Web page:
Saturn's Moon Titan has consistently been one of the most fascinating objects in our solar system. In just the past two years, astronomers have found large bodies of water on the moon, seen the satellite's weather form a seasonal vortex, and detected hydrocarbon sand on Titan's surface.
This week, researchers announced that odd gravitational measurements of Titan's surface taken by the Cassini spacecraft suggest that the moon's ice shell is rigid. Moreover, bumps in the surface of the shell could indicate large roots of ice that extend deep into the planet's oceans. This hypothesis was based on the fact that areas of higher topography on Titan's shell were found to have lower gravity readings, suggesting that they may cover large ice columns that would be less dense than the surrounding water.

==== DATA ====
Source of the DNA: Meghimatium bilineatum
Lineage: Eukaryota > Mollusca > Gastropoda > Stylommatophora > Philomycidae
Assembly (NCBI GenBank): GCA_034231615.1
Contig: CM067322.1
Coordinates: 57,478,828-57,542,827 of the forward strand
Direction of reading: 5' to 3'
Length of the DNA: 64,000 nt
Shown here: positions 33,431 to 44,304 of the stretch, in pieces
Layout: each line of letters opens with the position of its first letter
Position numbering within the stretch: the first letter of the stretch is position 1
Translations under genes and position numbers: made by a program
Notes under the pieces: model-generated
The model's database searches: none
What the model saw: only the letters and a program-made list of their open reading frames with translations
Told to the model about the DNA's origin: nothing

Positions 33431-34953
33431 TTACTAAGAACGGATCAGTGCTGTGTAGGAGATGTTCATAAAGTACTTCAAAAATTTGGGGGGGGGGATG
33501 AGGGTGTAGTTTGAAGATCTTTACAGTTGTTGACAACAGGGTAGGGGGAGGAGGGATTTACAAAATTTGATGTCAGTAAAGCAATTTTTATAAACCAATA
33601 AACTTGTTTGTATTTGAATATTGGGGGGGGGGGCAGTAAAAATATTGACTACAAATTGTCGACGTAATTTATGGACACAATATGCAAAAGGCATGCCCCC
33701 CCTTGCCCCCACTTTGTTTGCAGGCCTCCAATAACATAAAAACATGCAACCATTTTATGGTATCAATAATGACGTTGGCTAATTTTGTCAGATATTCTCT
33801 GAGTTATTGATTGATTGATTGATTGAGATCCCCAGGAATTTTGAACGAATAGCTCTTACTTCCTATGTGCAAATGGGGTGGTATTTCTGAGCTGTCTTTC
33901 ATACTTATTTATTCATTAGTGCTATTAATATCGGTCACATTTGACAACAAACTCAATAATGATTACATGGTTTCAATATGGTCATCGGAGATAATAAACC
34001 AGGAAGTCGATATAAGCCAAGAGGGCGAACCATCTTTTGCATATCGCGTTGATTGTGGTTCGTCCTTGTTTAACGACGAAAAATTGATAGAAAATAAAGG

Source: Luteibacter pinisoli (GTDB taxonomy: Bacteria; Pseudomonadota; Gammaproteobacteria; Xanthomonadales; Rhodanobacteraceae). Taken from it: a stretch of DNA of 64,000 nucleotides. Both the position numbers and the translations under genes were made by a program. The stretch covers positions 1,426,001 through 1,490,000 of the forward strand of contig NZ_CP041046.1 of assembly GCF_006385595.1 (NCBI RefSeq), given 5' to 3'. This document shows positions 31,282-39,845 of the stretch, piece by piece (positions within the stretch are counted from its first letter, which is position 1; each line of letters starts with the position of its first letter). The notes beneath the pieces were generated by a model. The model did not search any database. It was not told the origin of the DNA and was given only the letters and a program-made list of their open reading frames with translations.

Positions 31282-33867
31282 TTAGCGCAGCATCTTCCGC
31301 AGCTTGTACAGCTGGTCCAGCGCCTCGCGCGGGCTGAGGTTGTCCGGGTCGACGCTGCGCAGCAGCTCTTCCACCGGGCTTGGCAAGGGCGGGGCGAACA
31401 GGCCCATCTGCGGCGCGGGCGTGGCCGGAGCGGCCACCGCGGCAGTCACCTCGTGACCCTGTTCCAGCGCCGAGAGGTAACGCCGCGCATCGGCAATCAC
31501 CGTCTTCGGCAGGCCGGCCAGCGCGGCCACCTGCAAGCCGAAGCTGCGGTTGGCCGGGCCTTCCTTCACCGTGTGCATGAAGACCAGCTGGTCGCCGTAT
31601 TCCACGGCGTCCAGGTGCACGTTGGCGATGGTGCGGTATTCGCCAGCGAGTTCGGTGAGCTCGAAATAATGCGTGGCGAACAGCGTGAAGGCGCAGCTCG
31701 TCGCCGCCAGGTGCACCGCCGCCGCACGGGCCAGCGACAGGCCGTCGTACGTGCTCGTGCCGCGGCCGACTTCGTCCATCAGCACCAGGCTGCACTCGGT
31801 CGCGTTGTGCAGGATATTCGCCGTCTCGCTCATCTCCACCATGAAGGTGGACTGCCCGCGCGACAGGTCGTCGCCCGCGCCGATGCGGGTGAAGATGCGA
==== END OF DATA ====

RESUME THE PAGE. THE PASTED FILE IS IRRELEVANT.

"Normally, if you fly over a mountain, you expect to see an increase in gravity due to the extra mass of the mountain," said Francis Nimmo, a co-author of a paper on the findings published in the journal Nature. "On Titan, when you fly over a mountain, the gravity gets lower. That's a very odd observation."
Though the ice column explanation is suitable for Titan's gravity readings, it could conflict with other observations of the moon. According to NASA, the hypothesis would mean a lack of ice volcanoes, which other researchers have suggested exist on Titan. Also, a fixed ice shell would suggest no plate tectonic action on the moon's suface.
"It's like a big beach ball under the ice sheet pushing up on it, and the only way to keep it submerged is if the ice sheet is strong," said Douglas Hemingway, lead author of the paper and a planetary scientist at the University of California at Santa Cruz. "If large roots under the ice shell are the explanation, this means that Titan's ice shell must have a very thick rigid layer."
(Image courtesy ESA/NASA/JPL/University of Arizona)